Lack of feral livestock interference with native guanaco during the dry season in a South American desert.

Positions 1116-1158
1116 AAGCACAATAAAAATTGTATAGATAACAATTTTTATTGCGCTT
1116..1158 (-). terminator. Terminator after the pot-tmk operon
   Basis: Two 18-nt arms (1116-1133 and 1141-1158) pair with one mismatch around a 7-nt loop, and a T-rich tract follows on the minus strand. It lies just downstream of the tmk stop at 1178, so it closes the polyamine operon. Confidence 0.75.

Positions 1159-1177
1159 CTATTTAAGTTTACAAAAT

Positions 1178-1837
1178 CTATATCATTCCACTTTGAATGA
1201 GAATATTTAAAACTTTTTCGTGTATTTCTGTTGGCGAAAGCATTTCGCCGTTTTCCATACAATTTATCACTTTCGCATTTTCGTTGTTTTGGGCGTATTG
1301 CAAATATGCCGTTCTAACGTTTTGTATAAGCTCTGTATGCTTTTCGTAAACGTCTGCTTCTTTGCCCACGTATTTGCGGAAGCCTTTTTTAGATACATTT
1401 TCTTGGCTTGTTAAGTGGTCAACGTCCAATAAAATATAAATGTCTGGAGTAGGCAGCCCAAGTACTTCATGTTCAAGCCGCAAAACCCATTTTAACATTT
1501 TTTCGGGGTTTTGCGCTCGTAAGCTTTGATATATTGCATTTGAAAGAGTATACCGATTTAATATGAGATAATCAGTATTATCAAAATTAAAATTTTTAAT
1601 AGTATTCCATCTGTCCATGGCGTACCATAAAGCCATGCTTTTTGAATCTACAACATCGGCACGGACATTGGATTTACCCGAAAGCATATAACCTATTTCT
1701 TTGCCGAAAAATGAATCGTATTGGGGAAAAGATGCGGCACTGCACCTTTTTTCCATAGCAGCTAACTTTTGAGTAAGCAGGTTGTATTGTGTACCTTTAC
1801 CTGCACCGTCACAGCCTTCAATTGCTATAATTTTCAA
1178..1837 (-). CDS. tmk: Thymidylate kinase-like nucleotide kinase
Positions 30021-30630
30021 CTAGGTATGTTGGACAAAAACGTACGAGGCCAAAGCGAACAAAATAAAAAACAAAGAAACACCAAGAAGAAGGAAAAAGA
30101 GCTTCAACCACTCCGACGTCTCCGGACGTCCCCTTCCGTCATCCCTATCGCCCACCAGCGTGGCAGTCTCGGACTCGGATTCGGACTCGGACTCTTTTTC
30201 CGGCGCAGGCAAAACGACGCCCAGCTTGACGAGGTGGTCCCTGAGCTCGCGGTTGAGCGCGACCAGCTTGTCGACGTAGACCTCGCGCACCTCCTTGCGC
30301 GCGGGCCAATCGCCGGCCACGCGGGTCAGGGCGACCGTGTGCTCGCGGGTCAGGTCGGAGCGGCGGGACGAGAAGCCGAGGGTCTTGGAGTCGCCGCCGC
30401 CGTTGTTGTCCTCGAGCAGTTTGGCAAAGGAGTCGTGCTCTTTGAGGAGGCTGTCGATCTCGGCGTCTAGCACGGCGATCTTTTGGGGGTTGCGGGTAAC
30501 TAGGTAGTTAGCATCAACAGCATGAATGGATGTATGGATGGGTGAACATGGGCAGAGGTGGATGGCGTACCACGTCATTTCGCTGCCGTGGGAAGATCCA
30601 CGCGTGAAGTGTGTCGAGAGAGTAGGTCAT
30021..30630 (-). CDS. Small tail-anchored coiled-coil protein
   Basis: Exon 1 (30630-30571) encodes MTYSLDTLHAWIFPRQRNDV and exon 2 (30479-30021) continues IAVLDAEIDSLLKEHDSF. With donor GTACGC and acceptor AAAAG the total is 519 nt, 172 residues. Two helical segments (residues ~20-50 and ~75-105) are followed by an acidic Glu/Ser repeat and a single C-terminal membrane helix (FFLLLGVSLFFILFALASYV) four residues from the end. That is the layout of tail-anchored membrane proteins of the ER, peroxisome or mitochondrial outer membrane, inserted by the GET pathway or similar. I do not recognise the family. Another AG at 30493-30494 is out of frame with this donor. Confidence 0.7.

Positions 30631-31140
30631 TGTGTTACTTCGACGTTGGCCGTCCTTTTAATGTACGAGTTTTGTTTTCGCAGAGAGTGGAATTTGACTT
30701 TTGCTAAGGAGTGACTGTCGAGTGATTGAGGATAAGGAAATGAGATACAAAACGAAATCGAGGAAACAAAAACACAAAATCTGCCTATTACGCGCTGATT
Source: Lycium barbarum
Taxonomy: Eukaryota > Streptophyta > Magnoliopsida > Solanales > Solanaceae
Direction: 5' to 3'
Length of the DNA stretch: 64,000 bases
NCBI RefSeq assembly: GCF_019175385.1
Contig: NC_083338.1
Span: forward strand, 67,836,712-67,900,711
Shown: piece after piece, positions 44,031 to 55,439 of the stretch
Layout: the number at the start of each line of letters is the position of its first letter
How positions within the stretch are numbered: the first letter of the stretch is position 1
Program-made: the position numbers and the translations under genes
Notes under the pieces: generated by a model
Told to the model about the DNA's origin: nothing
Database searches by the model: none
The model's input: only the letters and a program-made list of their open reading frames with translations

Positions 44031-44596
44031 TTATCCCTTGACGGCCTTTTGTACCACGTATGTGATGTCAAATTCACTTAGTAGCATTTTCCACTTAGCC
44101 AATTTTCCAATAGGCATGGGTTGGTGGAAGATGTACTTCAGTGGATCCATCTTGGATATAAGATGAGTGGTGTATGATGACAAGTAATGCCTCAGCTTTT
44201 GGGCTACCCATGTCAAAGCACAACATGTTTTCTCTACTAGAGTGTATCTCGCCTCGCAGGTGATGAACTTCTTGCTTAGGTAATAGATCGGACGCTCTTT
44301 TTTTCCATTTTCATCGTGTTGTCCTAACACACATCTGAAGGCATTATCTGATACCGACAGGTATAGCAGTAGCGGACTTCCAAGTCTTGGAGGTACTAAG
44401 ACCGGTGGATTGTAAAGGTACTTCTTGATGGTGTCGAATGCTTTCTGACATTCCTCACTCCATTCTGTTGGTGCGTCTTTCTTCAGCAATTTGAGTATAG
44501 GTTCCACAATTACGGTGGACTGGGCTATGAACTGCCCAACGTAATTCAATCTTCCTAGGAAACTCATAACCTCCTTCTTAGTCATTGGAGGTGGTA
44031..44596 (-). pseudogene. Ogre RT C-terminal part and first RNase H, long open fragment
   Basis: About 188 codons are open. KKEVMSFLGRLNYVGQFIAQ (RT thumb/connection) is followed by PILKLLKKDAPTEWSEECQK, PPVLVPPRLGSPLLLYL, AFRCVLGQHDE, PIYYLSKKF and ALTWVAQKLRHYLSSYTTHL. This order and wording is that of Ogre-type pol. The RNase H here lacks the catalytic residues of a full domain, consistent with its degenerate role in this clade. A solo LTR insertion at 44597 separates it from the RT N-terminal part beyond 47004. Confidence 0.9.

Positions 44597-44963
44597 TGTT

Analyzing coexistence of exotic and native ungulates in arid areas is important from both a theoretical and a species conservation perspective. We assess the habitat use patterns and possible interference between guanaco (Lama guanicoe) and feral livestock (donkey and cattle) in arid environments of South America. To determine habitat use and niche overlap between exotic and native ungulate species, ten sites with different habitats and six natural waterholes were selected. Plots (20 at each site, ten around each waterhole) were randomly set up and characterized by environmental variables and relative use by cattle, donkey and guanaco through faecal pellet counts. Aggregation, niche breadth and niche overlap of the three herbivores were analyzed at habitat level (mesoscale). A direct redundancy analysis was used to examine the relationships between abundance of herbivore faeces and environmental variables at microscale. Mesoscale analyses showed (i) an extensive use of the area by all three species, with guanaco having the highest niche breadth followed by donkey and cattle and (ii) a large, broad guanaco-donkey and donkey-cattle habitat overlap. However, results at a finer scale showed high spatial aggregation of feral livestock species and an independent use of territory by guanacos. This study is the first to provide information about habitat partitioning between guanacos and feral livestock in the hyper-arid Monte Desert biome and points to an apparent lack of negative effects on the native ungulate.